Call me dark, but I love Arthur Miller plays. So it was a treat to see “A View from the Bridge” with my wife on Valentine’s Day.
There’s nothing funny about “View.” But there is a comic scene in which Rodolpho, an Italian immigrant, explains that with a motorcycle in Italy “you will never have to starve any more.”
In Rodolpho’s mind, a motorcycle is essential to his dream of being a message courier for wealthy hotel guests. With a motorcycle, you’re credible. Without one, scram.
It’s a rich metaphor—and good lesson—for every Loman-esque “salesman” or marketer knocking on doors for business today. What makes you and your company’s sales pitch credible to a potential customer? What’s your blue motorcycle? Here’s an excerpt of Miller’s droll dialogue:
Rodolpho: “Messages! The rich people in the hotel always need someone who will carry a message. But quickly, and with great noise. With a blue motorcycle, I would station myself in the courtyard of the hotel, and in a little while, I would have messages.”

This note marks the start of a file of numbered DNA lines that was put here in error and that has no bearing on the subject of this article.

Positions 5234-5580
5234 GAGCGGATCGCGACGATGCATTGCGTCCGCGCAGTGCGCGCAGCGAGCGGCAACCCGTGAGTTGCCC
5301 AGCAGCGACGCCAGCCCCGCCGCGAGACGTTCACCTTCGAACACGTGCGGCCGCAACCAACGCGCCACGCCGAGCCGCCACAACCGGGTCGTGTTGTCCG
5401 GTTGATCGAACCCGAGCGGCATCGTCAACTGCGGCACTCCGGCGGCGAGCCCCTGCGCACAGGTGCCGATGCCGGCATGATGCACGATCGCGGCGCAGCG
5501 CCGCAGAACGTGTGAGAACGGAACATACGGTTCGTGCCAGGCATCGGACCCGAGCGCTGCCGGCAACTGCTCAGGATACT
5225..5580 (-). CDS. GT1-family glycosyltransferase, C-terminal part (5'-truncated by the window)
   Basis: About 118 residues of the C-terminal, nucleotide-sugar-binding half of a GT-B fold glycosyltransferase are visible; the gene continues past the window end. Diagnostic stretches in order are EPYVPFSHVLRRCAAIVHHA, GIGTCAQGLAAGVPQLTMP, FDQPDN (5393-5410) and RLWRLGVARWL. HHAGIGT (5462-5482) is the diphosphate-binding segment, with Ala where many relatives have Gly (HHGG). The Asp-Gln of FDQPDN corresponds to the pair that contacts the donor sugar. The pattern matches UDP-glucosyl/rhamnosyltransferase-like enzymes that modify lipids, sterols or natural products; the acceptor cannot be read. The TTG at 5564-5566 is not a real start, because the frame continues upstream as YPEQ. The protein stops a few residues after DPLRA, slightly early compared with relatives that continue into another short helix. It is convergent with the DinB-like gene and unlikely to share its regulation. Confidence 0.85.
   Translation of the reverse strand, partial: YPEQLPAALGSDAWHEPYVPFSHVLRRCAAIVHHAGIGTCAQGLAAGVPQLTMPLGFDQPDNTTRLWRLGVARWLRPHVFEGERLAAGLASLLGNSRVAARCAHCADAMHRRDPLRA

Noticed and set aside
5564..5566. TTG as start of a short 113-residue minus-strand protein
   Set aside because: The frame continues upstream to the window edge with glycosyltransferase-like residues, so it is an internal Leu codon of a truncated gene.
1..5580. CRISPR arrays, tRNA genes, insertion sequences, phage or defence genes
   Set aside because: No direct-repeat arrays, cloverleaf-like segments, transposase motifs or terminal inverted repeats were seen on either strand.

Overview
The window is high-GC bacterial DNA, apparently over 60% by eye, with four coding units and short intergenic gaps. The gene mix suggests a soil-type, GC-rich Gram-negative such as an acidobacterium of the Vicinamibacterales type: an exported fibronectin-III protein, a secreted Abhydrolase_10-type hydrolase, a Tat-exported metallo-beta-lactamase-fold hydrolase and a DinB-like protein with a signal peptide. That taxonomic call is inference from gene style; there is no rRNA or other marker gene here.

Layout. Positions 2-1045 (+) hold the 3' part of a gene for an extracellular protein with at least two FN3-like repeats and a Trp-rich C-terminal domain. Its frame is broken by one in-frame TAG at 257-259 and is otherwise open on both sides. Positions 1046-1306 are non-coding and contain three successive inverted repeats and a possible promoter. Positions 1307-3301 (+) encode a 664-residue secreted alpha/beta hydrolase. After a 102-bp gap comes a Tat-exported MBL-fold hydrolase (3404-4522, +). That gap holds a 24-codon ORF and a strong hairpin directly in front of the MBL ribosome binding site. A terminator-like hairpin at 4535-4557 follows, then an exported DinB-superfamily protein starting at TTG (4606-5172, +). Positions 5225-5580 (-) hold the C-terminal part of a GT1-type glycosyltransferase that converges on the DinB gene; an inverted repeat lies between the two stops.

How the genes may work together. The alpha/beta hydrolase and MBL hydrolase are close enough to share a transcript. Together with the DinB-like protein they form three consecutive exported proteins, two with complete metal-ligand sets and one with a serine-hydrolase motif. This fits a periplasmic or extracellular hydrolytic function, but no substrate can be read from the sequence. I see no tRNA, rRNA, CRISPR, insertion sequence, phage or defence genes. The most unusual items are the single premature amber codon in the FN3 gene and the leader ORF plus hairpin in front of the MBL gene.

Eddie (Liev Schreiber): “Why can’t you just walk, or take a trolley or something.”
Rodolpho: “Oh, no, the machine is necessary. A man comes into a great hotel and says, I am a messenger. Who is this man? He disappears walking, there is no noise, nothing. Maybe he will never come back, maybe he will deliver the message. But a man who rides up on a great machine, this man is a responsible man, this man exists. He will be given messages.”